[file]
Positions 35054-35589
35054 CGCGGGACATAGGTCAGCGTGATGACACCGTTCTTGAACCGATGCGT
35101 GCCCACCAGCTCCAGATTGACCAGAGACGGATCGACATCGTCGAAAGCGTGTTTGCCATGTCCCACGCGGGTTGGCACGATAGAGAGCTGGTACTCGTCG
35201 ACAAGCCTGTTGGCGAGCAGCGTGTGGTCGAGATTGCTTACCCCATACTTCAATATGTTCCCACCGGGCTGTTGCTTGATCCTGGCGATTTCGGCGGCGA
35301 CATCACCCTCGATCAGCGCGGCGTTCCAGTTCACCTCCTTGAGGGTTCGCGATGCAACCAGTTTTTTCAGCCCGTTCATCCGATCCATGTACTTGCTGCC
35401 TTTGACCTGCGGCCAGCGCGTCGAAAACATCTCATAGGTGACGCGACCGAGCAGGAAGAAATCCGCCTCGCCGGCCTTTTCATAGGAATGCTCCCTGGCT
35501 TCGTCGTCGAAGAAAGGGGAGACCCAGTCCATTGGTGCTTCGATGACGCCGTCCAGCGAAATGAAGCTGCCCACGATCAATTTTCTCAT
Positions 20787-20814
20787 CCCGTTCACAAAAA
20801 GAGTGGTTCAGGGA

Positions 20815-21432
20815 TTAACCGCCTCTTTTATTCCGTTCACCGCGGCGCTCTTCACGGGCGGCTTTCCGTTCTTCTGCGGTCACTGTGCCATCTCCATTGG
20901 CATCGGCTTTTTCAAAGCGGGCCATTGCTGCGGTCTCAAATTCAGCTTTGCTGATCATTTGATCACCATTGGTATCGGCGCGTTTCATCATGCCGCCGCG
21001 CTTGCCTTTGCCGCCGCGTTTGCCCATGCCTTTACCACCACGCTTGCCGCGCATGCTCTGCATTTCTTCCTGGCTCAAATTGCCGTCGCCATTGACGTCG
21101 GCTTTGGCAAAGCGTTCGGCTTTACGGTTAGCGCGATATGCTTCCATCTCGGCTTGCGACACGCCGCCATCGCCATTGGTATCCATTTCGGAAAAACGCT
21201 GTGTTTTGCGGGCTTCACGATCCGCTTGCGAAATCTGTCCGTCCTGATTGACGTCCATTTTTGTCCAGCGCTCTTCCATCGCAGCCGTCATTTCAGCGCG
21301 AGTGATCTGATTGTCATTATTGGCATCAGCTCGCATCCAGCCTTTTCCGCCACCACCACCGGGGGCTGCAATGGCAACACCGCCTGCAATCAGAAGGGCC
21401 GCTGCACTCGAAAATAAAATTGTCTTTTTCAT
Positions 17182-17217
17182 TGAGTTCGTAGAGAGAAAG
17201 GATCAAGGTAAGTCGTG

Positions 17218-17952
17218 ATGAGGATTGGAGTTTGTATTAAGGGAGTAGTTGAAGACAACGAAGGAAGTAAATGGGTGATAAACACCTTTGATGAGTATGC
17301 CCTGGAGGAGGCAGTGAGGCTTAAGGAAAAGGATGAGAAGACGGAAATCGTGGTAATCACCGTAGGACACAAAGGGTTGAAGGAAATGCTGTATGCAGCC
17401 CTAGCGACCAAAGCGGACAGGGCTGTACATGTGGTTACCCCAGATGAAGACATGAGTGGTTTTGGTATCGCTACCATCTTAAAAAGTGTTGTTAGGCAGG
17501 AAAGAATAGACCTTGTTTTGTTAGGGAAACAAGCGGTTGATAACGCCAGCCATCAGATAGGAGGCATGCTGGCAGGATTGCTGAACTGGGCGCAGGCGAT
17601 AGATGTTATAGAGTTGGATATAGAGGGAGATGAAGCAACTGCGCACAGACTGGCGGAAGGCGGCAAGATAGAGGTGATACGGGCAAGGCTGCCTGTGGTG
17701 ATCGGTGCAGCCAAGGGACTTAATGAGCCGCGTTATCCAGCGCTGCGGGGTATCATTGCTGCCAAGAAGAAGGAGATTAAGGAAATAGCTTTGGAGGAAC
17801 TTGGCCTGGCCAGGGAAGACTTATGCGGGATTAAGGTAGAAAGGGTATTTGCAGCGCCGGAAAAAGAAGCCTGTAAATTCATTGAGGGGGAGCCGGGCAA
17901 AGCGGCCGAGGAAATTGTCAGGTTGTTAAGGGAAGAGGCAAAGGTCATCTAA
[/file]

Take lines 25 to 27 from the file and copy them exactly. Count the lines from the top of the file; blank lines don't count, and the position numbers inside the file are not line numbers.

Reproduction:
17401 CTAGCGACCAAAGCGGACAGGGCTGTACATGTGGTTACCCCAGATGAAGACATGAGTGGTTTTGGTATCGCTACCATCTTAAAAAGTGTTGTTAGGCAGG
17501 AAAGAATAGACCTTGTTTTGTTAGGGAAACAAGCGGTTGATAACGCCAGCCATCAGATAGGAGGCATGCTGGCAGGATTGCTGAACTGGGCGCAGGCGAT
17601 AGATGTTATAGAGTTGGATATAGAGGGAGATGAAGCAACTGCGCACAGACTGGCGGAAGGCGGCAAGATAGAGGTGATACGGGCAAGGCTGCCTGTGGTG